Thinking of scanning your OASIS data?
Evolving technology is promising, but untested
Many agencies have started seeing advertisements and brochures about new scanning technology that promises to make collecting Outcome and Assessment Information Set (OASIS) data faster, easier, and cheaper. But according to one watchdog agency, few agencies implemented it or are far enough along in the process to be able to report positive results. Still, it might be worth investigating, says Joe Cortese, director of management information services at Montefiore Home Health in Bronx, NY.
Montefiore started looking at the different scanning technologies as a way to make data gathering and input more accurate. Cortese has looked at optical mark sense scanning, which reads cards with filled-in bubbles or squares and scanning that reads characters such as numbers and letters.
Currently, he is leaning towards the optical mark sense scanning, as its accuracy runs at about 99.5%. Scanning technology that can also read numbers has about 95% accuracy, Cortese adds. If you add letters, accuracy drops to about 85%.
"The big question is whether you can reduce what you need to scan to mark sense, or perhaps limit characters to digits," he says. "Then you have to know what happens when an error occurs. Most scanning schemes either stop and wait when there is an error, or read everything, and have a rejection cue where all the errors are stored. Someone has to sit and go through all of those unreadable items."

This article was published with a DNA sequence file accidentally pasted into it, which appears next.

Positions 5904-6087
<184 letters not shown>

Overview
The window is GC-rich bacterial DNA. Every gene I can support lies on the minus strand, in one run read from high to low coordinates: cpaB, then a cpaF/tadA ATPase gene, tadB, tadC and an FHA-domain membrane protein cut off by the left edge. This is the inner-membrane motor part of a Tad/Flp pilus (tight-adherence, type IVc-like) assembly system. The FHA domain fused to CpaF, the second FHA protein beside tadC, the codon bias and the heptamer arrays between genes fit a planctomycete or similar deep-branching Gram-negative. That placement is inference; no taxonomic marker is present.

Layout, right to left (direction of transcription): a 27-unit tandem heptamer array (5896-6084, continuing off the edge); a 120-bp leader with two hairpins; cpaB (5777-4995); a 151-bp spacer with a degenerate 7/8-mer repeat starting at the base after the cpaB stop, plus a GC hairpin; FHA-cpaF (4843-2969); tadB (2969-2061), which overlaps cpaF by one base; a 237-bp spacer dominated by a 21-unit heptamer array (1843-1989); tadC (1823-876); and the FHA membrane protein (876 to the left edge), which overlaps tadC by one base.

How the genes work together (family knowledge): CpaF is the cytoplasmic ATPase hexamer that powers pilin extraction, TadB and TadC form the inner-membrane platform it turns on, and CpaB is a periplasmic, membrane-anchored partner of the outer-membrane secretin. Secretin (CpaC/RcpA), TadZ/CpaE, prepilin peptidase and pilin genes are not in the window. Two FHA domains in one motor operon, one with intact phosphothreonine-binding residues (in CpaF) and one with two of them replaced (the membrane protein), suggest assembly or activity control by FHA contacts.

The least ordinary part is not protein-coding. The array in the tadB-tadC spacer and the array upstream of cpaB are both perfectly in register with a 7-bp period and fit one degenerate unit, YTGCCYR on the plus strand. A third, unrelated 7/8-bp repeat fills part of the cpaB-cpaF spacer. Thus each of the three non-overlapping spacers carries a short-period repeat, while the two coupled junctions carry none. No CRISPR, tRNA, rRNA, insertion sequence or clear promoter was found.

The differences in the scanning technologies, leaves Cortese wondering whether it will be faster, more accurate, and cheaper. He especially wonders about the latter.
"The programs I have looked at have base software costs of $4,000 to $8,000," he says. "There is a scanner, which costs $800 to $1,600. You also have to decide if you want a backup scanner. You need a fairly robust PC that will cost another $2,500. The price can easily go up to $10,000 to $12,000. And that’s just to have it sit there. There is also the forms, which in the case of OASIS I have seen . . . that run from 60 cents to $1.15 each. Then there is the human component of who will sit by the machine."
Some scanning companies will lease the technology. Scanning Concepts of Minneapolis can lease programs for as little as $500 per month, says education manager Laure Campbell, RN. That package includes the software, a bar code label printer, forms, and a scanner. The forms are standard, although you can have them customized. Depending on the length, they cost from 62 cents to $1.40 each, she says.
Cortese’s biggest problem is that he can’t find anyone who has used the scanning programs already to talk about them.
"Most vendors don’t have active users, although they may have pilot projects," he says. "Still, there is no one really out there who you can ask what their experience has been."
Montefiore still hasn’t made a decision on which, if any, scanning program to use. "We are still focusing more on collecting data in the field," Cortese says. "We can always use manual entry as a beginning while we wait for more information on scanning."
However, he believes that this is the wave of the future. "I believe in data-driven decision making. Without data, you are guessing in the dark. I think anything that makes data more accurate and available faster is a good idea."
Cortese would love to hear from others who have experienced this. In the meantime, he has the following advice for agencies thinking about scanning technology. "List your requirements. If you know you have a pool of clerical people available, that will have an impact. If you have no staff available, you’ll want a more automated system."
• Joe Cortese, director of management information services, Montefiore Home Health, Bronx, NY. Telephone: (718) 405-4400.
• Laure Campbell, RN, education manager, Scanning Concepts, Minneapolis, MN. Telephone: (800) 362-3282.